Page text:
We explained Couch surfing to Wang-mo and told her we were excited to host people, having been hosted ourselves and never having an opportunity to give back. She said that would be ok, and I was quite excited. Having bizarre worldly faces showing up all the time and going on mini-adventures with them while Tamara was at school sounded like the perfect way to take up my time. But after one eager french man, who spoke mandarin to Wang-mo, and was very polite, and then a couple of Polish girls called ‘the hot toddies’, Wang-mo was done.
She explained that having guest in her culture was overbearing, that they were to be treated as Gods, and she felt uncomfortable with the idea of them just lounging around on the couch (our couch is two single foam mattresses one leaned against the wall) and making their own dinners. We explained that it was ok, they didn’t expect anything from us, but she felt uncomfortable.
A whole mess of events led to ‘the hot toddies’ taking our room for 10 days while Tamara and I escaped Kathmandu, and Wang-mo first said it would be fine, and later told us that she didn’t want to host couch surfers anymore.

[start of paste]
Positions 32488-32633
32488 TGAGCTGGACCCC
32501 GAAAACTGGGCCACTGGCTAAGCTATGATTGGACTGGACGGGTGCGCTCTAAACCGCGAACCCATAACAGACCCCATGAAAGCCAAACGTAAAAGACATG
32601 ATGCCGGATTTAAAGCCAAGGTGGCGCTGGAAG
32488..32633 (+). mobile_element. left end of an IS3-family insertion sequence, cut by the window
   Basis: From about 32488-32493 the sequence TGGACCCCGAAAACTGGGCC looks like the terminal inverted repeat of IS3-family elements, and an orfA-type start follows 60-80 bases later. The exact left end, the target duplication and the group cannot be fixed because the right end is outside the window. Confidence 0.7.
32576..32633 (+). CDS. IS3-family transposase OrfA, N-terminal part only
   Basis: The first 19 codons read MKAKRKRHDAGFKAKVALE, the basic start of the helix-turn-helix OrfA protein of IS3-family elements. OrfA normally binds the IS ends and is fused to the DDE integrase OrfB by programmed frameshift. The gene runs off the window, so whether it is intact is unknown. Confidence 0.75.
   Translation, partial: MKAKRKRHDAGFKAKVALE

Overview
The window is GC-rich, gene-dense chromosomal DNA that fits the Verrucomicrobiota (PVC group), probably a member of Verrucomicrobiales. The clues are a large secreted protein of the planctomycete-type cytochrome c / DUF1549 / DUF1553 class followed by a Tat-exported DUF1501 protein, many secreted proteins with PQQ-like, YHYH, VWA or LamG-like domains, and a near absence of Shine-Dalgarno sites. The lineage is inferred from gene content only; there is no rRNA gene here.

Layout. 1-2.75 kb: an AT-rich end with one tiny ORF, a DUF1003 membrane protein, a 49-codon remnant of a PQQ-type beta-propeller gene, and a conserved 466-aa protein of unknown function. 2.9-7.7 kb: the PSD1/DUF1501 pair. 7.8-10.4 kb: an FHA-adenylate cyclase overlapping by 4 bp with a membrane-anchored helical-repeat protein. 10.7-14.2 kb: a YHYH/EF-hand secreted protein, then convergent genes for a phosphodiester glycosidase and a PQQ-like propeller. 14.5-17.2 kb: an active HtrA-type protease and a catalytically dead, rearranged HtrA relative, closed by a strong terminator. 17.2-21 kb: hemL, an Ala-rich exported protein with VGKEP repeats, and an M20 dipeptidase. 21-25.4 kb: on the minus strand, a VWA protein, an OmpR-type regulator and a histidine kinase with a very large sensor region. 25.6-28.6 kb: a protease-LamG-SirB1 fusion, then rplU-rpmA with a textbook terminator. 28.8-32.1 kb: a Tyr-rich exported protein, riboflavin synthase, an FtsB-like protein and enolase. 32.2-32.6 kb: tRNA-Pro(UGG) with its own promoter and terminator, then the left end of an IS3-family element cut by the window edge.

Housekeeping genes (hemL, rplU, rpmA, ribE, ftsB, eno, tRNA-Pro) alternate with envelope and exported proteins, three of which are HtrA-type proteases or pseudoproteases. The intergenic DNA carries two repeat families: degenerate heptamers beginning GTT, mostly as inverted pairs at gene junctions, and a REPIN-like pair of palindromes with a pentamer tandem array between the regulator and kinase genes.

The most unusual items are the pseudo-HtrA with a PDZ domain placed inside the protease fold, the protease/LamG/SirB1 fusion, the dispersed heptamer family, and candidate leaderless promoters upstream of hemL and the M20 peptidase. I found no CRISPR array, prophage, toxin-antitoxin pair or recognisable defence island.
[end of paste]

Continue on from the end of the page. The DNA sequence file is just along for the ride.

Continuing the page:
We were frustrated. We wanted Wang-mo to be our close friend. We tried to bond with her. Money issues of renting together and for uncertain lengths of time muddled our feelings. Tamara’s confusion and dissatisfaction with buddhism confused her. She doesn’t drink because women don’t do that. She doesn’t play cards because the Dalai Lama said something about an evil symbol on the cards. It’s hard to bond when we just operate differently.
One day Wang-mo had pulled up some Youtube videos of Tradditional Tibetan dancing and was trying to learn them with Rin-chin watching nervously. She has three movies she bought and talks about, Seven Years in Tibet, Kundun (a movie about the Dalai Lama’s life), and the BBC documentary; The Lost World of Tibet. She doesn’t know who Bob Marley is, or the Beatles.
But when we returned we felt relieved, plodding up the stairs, to be home. And though there was palpable discontent with each other when we left, Wang-mo opens the door smiling and laughing, and telling us about how she ran around grabbing anything solid in the streets during an earthquake, and we all three laugh. I feel a bit of relief in our short little talks in the hall way. They can be a bit long and we don’t talk philosophy much anymore, but I’m glad she doesn’t think we’re strange musical, boozing, card playing atheists who let strangers into their home and don’t make them dinner every night.
I am all those things, but also, I’m Wang-mo’s roommate in Kathmandu.
To hear more about our lives check the lovely Tamara’s Blog!